Related: SA Fast Food Franchising On The Rise

It isn’t always easy to stay in tune with both body and mind. We do all the prepping for you so that you can keep up your pursuit of greatness.

About us

It was once said that great ideas are born from ones’ frustrations. That is exactly how Muscle and Grill came about. Having no real on-the-go option to stay healthy, or having the time to prepare to be healthy, became a huge frustration for us. We struggled to find enough hours in the day to keep up with a busy lifestyle and still eat healthy while on the move. Our work came first and our lifestyles suffered.

The vision for Muscle and Grill is to make it possible to stay healthy on the go. We want healthy food to be easily accessible for all walks of life.

Our mission is to provide quality, healthy fast-food. The food we provide is delicious and will keep you coming back for more.



Muscle and Grill works on an almost self-service basis. The point of sale system is customer operated where you can select what meal you would like to have. Once payment has been processed electronically the kitchen staff will receive the order and prepare it to spec. Muscle and Grill will be a completely cashless business, making it super-efficient for consumers and business owners.

Related: 3 Crucial Considerations For New Multi-unit Franchisees

The concept of Muscle and Grill is partnered with Puré Frooty. Puré Frooty is a self-service smoothie bar which prepares smoothies for you at the touch of a button. You can have a store with or without a machine – the choice is yours. Both concepts look to promote the idea of healthy living on the go.

We’ve looked to compliment our values by looking after that which grounds us. Our packaging and utensils are all eco-friendly, as we believe ‘going-green’ is not just a choice of eating but of the environment too.

So, when you are ready to join the next revolution in the fast food industry contact Muscle and Grill at or visit the website at to inquire on our franchise options today. Achieve your goals, stay on the move and look after yourself through Muscle and Grill.

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Company Posts

Nando’s Is Firing Up The East

Carlos Duarte has been part of the Nando’s brand since inception. When his brother Fernando co-founded the flamed grilled chicken brand in 1987, Carlos soon participated in its success and today owns four highly successful franchises in Johannesburg — three in the east and one in the south. Here’s how it all began.






Vital Stats

  • Player: Carlos Duarte
  • Franchise: Nando’s
  • Position: Franchisee
  • Visit:

What were you doing before becoming a franchisee?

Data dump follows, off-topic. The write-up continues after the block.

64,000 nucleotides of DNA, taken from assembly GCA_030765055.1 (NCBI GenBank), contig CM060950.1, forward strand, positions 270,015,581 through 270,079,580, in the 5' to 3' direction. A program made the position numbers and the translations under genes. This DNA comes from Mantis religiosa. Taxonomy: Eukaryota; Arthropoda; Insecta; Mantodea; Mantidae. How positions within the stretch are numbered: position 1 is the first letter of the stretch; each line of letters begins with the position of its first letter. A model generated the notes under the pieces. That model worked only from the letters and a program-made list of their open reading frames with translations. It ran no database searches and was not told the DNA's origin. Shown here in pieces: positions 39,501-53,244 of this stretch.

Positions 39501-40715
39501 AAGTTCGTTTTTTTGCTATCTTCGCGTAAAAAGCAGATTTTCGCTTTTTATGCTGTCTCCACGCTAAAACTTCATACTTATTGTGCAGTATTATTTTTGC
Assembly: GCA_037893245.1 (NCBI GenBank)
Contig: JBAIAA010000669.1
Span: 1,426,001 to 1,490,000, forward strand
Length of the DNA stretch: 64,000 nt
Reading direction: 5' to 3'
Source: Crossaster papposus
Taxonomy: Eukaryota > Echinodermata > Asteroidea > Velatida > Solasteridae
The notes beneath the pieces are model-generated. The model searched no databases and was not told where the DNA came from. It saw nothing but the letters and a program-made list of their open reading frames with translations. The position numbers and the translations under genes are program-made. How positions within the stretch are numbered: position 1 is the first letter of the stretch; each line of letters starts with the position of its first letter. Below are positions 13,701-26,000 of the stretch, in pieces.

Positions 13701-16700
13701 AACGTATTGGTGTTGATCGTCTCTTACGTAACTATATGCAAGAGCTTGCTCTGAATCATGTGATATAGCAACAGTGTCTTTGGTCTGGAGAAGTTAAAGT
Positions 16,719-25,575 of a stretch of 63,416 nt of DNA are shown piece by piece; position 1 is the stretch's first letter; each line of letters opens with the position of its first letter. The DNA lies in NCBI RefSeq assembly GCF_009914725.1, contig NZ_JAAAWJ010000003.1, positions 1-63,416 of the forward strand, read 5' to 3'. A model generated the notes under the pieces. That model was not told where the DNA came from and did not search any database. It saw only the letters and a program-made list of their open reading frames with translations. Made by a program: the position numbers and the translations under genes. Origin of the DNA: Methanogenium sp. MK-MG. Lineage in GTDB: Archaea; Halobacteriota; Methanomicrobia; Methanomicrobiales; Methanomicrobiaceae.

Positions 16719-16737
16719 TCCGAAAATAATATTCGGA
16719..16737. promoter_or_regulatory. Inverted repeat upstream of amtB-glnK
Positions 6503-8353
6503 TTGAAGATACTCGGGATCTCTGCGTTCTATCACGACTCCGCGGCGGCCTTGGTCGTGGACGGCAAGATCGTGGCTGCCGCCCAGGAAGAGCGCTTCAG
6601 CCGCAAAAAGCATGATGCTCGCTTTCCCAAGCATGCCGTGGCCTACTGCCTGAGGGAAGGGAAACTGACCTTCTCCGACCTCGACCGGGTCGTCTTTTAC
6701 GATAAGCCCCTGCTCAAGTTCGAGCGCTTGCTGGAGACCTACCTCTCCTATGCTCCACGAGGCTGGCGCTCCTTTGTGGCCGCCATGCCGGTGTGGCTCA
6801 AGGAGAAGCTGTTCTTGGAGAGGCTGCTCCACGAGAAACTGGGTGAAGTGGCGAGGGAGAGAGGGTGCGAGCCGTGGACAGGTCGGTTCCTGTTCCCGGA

I was in the audio visual technology field, as an employee. Then I joined Nando’s as an assistant manager in the Savoy and Rosettenville corporate stores. Franchising was my first experience of entrepreneurship.

Why did you decide to become a franchisee?

When my brother, Fernando Duarte, launched Nando’s in 1987, I noticed its quick growth and wanted in on the action. Being assistant store manager prepared me for when the opportunity to run my own store came along soon after.

What prompted you to partner with Nando’s?

I joined Nando’s in 1991 as a joint venture partner. At the time, Nando’s hadn’t yet franchised its operations, and the JV partnership meant the brand owned 51% of the business, while I owned 49%. My first franchise store was in Edenglen in 2001.

Related: (Watch) Why Nando’s Is Clucking Its Way To The Top

Describe some of the challenges of running not one, but four franchise locations

At the Edenglen store, we initially battled with sales and getting feet into the store. To be honest, I think the area was overtraded at the time, so it wasn’t the best location. Since acquiring the store in Lambton, Germiston, another in Greenstone and a third in Comaro, I’ve learnt to be cleverer in how I do things — and how I handle some of the same challenges — and learn every day from the brand itself.

Name some of the benefits you’ve experienced as a Nando’s franchisee

Nando’s is 31 years old this year. We’re in 30-odd countries worldwide with thousands of stores across the globe. As franchisees, we leverage off the dynamism of an operational business that’s known for its marketing — customers talk about our ads and they love our food.

What kind of support do you receive from Nando’s as a multi-unit franchisee?